Again the red areas had so many cicadas that I had no trouble finding examples of mating or egg laying. Red areas adjacent to one another could be combined, as the habitat among them was uniform and continuous. This is particularly true of the cluster of red areas in the southeastern quarter of the county where the cities of Downers Grove, Clarendon Hills, Westmont and Hinsdale blend their similar residential neighborhoods. This area in fact continues east across the Tri-State highway corridor into Cook County’s adjacent city of Western Springs.

I am especially interested in the areas with loud, extensive wave chorusing that are outside the 2007 emergence regions. I will be referring to my detailed notes when I return to these locations in 2024.

The big emergences were in residential areas. Forests were a different story. For the most part, forested areas did not rise above the countable numbers of cicadas. I admit to being disappointed by what I observed in Wood Dale Grove and Salt Creek Park Forest Preserves and their connecting and surrounding residential areas. Both species emerged in both preserves, but never got above the countable level at Salt Creek Park. In part of the forest at Wood Dale Grove there was an area of a few acres in which wave chorusing developed, but it was in only part of the forest and lasted at most 3 days before collapsing to countable numbers again. I draw consolation from this result because it supports my suspicion that forests harbor numbers and diversity of predators that contrast with the expanses of residential communities that form the Chicago suburbs. Though the residential areas surrounding Wood Dale Grove and Salt Creek Park resemble those that had large and sustained cicada choruses, it would be easy for predators to spill out of the preserves and consume cicadas emerging in the surrounds. Cicada specialists may be interested to know that I did check Raccoon Grove Forest Preserve in Will County. I heard only two singing Cassin’s males there.

I have one more step this year, and that is to return to many of these places and look for egg damage to trees and shrubs. This will better assess reproductive success than the several but scattered observations mentioned above. Then it will be a wait of four years until the big show, and I wonder if there will be any peculiarities in the spots where there were mass emergences this year.

8 Comments

  1. Julie Larsen said,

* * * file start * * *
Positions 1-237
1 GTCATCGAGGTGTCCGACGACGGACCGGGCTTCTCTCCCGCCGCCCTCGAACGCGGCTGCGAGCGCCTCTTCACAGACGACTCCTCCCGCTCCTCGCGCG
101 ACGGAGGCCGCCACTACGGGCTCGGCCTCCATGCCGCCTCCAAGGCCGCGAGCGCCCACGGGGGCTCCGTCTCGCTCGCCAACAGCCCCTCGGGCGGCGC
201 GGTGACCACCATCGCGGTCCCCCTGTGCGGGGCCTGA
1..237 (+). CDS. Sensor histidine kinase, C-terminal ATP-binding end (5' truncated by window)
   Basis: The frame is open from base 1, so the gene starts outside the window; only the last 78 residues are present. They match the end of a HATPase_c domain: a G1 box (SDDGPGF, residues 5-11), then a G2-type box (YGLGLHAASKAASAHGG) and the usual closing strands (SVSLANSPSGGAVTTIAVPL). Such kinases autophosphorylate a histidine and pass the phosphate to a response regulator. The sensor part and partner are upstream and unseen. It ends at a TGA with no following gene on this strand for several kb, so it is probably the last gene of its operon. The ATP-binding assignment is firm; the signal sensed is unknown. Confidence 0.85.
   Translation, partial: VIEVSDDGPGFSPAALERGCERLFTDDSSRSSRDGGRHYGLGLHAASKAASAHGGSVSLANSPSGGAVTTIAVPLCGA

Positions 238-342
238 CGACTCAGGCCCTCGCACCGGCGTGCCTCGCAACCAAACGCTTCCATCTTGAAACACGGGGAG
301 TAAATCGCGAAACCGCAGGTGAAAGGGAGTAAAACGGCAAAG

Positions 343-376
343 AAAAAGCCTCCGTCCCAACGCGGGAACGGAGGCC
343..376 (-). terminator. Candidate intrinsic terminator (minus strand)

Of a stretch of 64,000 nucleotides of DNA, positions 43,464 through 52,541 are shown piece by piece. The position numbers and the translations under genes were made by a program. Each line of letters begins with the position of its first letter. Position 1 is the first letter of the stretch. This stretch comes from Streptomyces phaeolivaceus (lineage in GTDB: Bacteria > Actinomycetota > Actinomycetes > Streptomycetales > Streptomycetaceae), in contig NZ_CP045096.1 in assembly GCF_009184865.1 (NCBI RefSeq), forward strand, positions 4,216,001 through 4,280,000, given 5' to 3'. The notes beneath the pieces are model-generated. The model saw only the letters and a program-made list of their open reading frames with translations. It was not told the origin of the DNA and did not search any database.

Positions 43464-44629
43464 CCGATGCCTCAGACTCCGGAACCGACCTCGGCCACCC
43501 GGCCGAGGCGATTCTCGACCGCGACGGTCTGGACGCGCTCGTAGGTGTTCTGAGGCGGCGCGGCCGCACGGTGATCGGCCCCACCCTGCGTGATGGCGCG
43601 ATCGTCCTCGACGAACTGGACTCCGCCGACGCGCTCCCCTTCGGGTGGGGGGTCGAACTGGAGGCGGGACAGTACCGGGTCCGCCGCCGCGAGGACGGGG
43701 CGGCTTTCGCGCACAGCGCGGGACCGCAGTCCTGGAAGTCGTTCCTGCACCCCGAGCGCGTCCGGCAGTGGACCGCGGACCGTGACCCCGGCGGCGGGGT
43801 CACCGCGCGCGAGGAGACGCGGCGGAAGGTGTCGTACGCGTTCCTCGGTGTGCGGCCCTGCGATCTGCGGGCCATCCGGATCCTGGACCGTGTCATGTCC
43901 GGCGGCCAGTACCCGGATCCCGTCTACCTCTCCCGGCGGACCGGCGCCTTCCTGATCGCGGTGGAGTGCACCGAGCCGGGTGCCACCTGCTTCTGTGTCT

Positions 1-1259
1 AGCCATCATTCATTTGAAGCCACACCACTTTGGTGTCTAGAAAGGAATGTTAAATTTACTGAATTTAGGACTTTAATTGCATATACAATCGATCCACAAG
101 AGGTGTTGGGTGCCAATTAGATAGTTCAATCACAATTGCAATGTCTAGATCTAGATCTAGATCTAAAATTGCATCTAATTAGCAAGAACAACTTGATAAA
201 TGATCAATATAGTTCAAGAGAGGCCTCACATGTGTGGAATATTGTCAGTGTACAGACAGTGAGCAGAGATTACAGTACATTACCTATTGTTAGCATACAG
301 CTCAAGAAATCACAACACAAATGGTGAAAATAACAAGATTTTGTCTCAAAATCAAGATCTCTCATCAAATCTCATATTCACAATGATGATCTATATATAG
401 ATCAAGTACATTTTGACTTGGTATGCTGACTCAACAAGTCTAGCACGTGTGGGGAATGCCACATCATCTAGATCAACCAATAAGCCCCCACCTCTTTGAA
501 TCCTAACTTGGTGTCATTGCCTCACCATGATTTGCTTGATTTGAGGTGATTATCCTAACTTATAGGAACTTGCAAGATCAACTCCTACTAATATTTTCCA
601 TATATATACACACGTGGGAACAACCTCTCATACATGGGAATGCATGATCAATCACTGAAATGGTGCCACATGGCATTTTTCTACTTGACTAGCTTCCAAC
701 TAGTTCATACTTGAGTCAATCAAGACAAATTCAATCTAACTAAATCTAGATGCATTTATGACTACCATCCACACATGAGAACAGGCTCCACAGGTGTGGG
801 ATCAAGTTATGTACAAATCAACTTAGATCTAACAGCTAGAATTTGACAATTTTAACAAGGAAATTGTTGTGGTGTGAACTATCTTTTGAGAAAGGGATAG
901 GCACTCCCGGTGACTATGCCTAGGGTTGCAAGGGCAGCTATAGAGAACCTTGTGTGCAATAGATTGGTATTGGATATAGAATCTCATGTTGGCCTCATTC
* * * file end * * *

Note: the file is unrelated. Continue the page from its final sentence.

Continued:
June 23, 2020 at 6:50 am

    Thank you. Very interesting.

  2. June 24, 2020 at 5:13 am

    […] naturalist Carl Strang posted what the 2020 periodical cicada emergence taught him at natureinquiries.wordpress.com/2020/06/23/periodical-cicada-update. . . . Follow the saga of Monty and Rose and their chicks, the piping plovers at […]

  3. June 24, 2020 at 5:17 am

    […] naturalist Carl Strang posted what the 2020 periodical cicada emergence taught him at natureinquiries.wordpress.com/2020/06/23/periodical-cicada-update. . . . Follow the saga of Monty and Rose and their chicks, the piping plovers at […]

  4. June 24, 2020 at 5:17 am

    […] naturalist Carl Strang posted what the 2020 periodical cicada emergence taught him at natureinquiries.wordpress.com/2020/06/23/periodical-cicada-update. . . . Follow the saga of Monty and Rose and their chicks, the piping plovers at Montrose […]

  5. Donna Granback said,

    June 24, 2020 at 8:27 am

    Very interesting! I’m in Downers Grove and immediately knew one of those elongated red marks covered DG! 2007 was a whopper of a year and I’ll admit to thinking about moving away before 2024!! 🤓
    Question—are the cicadas this year smaller than usual? Or at least than the 17-year? I just feel the must be, but no proof of that.

    • natureinquiries said,

      June 25, 2020 at 6:28 am

      These were 17-year cicadas, a splinter group that pops up four years ahead of each major emergence in part of the Chicago area. If you are asking about body size, they are indeed smaller than the cicadas we have later in the summer, but this year’s were the normal size for 17-year cicadas. If you are asking about relative numbers, I suspect that if anything there will be more in 2024, but they will tell us that then.

  6. Susan Kaufman said,

    July 3, 2020 at 7:58 am

    Thank you for this information. I reside in Park Ridge and planted a 5-year old flowering dogwood tree in May. We covered the little tree with netting last month as we were beginning to see and hear many cicadas. This has since died back both in seeing them and hearing them. Do you think they may be done for the season in our area?

    • natureinquiries said,

      July 4, 2020 at 6:28 am

      Yes, if you are no longer hearing the cicadas you can safely uncover your dogwood.